A further object of the invention is to provide an antenna mounting at the front of a vehicle body such that the antenna can be swung out of the vision of occupants of a vehicle in a position in front of the windshield when not in use.
Still another object of the invention is to provide mechanism that can be turned from within a vehicle body for either swinging a rod type antenna or varying its length.
Other objects of the invention will appear from the following description taken in connection with the drawings, which forms a part of this specification, and in which:
Fig. 1 is a fragmentary side elevational view showing a front portion of a motor vehicle with an antenna incorporating the invention associated therewith in parked relation;
Fig. 2 is a similar view showing the antenna swung into receiving position for city driving;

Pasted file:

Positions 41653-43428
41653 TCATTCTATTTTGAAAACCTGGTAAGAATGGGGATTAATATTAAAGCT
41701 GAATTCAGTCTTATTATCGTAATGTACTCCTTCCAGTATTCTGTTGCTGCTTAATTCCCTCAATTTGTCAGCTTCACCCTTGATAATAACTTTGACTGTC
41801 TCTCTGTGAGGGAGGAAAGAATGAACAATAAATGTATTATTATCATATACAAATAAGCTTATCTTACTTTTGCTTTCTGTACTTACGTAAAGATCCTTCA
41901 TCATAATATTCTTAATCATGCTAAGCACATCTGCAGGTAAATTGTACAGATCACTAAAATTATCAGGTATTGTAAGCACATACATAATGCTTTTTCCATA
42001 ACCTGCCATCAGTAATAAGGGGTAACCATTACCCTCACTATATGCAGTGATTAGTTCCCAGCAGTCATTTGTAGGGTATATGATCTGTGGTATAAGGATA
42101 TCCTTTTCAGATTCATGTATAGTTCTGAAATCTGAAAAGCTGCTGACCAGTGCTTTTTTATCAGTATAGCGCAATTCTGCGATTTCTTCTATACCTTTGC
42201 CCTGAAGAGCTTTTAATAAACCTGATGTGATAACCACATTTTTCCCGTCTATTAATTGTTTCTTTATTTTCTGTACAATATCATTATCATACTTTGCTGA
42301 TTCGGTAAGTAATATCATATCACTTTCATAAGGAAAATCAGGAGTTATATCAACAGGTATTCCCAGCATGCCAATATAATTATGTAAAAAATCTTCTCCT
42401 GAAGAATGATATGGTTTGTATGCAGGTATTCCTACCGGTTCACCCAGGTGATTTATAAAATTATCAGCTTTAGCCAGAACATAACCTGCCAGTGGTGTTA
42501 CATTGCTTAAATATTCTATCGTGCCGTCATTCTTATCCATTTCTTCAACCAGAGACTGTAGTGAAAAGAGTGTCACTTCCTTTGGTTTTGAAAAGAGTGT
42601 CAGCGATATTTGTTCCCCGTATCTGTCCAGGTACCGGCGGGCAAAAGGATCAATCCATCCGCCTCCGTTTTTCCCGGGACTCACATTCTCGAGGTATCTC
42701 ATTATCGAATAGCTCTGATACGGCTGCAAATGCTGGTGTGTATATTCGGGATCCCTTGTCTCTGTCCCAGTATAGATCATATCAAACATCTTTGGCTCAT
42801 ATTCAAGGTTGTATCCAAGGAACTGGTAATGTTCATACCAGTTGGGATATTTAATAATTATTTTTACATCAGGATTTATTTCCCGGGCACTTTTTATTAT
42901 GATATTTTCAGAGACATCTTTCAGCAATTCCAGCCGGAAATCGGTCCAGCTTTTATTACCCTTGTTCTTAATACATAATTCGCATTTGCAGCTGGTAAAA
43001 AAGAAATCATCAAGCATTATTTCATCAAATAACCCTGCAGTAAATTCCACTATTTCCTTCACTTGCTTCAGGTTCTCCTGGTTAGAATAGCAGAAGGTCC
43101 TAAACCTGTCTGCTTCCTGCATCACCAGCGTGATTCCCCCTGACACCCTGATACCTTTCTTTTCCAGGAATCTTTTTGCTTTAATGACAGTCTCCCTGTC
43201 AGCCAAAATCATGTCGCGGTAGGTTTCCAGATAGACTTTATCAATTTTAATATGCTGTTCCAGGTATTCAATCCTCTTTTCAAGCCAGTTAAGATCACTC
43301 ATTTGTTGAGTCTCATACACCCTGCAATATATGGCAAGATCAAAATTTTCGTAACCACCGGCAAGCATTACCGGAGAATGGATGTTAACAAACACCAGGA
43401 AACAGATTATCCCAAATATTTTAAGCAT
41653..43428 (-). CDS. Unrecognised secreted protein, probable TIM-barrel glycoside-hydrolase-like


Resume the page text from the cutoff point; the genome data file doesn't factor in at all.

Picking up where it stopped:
Fig. 3 is a similar view showing the antenna swung into receiving position and extended for country driving;
Fig. 4 is a vertical sectional view through the front of a vehicle body showing the antenna structure incorporating the invention in section;
Fig. 5 is a sectional view through the antenna structure taken on line 5-5 of Fig. 4;
Fig. 6 is another sectional view of the antenna structure taken on line 6-6 of Fig. 4;
Fig. 7 is a fragmentary front elevational view of a vehicle body with the antenna associated therewith in parked position;
Fig. 8 is a sectional view of the antenna structure taken on line 8-8 of Fig. '7;
Fig. 9 is another sectional View of the. antenna structure taken on line 9-9 of Fig. '7
Fig. 10 is a sectional view of the antenna structure taken on line lll--lll of Fig. 7;
Fig. 11 is a sectional view taken on line ll- -ll of Fig. '7; I
Fig. 12 is a fragmentary vertical sectional view of a vehicle body having a modified form of antenna structure associated therewith;
Fig. 13 is a sectional-view of the modified form of antenna structure taken on line l3-|3 of Fig. 12.